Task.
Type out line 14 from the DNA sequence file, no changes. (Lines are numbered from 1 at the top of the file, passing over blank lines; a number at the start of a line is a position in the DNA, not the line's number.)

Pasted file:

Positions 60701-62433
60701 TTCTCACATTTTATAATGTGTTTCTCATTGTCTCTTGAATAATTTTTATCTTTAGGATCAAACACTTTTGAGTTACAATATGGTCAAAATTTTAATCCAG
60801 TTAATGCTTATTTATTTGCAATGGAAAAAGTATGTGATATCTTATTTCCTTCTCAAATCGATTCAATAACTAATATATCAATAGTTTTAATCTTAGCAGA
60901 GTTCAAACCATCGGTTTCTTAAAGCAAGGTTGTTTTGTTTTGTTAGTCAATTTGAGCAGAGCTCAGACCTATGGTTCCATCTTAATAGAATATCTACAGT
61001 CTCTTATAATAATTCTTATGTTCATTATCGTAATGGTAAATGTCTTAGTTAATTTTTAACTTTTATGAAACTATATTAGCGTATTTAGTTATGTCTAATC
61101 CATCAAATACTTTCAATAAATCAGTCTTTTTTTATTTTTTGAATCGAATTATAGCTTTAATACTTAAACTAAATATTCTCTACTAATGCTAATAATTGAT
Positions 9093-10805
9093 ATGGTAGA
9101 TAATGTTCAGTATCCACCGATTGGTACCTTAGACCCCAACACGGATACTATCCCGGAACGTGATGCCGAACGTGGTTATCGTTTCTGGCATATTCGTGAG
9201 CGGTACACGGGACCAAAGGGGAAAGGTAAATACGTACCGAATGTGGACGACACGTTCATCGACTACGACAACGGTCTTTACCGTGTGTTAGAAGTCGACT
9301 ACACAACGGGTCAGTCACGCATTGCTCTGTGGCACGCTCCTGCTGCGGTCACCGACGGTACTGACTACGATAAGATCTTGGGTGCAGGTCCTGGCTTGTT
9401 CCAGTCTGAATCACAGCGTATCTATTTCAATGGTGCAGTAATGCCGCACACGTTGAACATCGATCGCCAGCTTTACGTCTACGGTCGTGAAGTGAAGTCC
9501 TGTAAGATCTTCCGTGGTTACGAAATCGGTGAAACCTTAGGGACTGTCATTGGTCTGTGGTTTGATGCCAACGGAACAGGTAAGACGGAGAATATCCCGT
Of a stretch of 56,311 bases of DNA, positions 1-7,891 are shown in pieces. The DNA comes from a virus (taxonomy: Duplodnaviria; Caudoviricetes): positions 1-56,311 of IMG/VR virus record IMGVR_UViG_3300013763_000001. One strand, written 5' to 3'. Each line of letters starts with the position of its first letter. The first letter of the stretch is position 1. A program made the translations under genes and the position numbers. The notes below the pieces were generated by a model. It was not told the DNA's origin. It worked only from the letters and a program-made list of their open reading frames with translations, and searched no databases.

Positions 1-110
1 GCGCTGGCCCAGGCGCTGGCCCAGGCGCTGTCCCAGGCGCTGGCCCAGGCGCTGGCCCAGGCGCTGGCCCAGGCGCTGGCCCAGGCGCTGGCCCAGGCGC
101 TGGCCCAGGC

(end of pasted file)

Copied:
Of a stretch of 56,311 bases of DNA, positions 1-7,891 are shown in pieces. The DNA comes from a virus (taxonomy: Duplodnaviria; Caudoviricetes): positions 1-56,311 of IMG/VR virus record IMGVR_UViG_3300013763_000001. One strand, written 5' to 3'. Each line of letters starts with the position of its first letter. The first letter of the stretch is position 1. A program made the translations under genes and the position numbers. The notes below the pieces were generated by a model. It was not told the DNA's origin. It worked only from the letters and a program-made list of their open reading frames with translations, and searched no databases.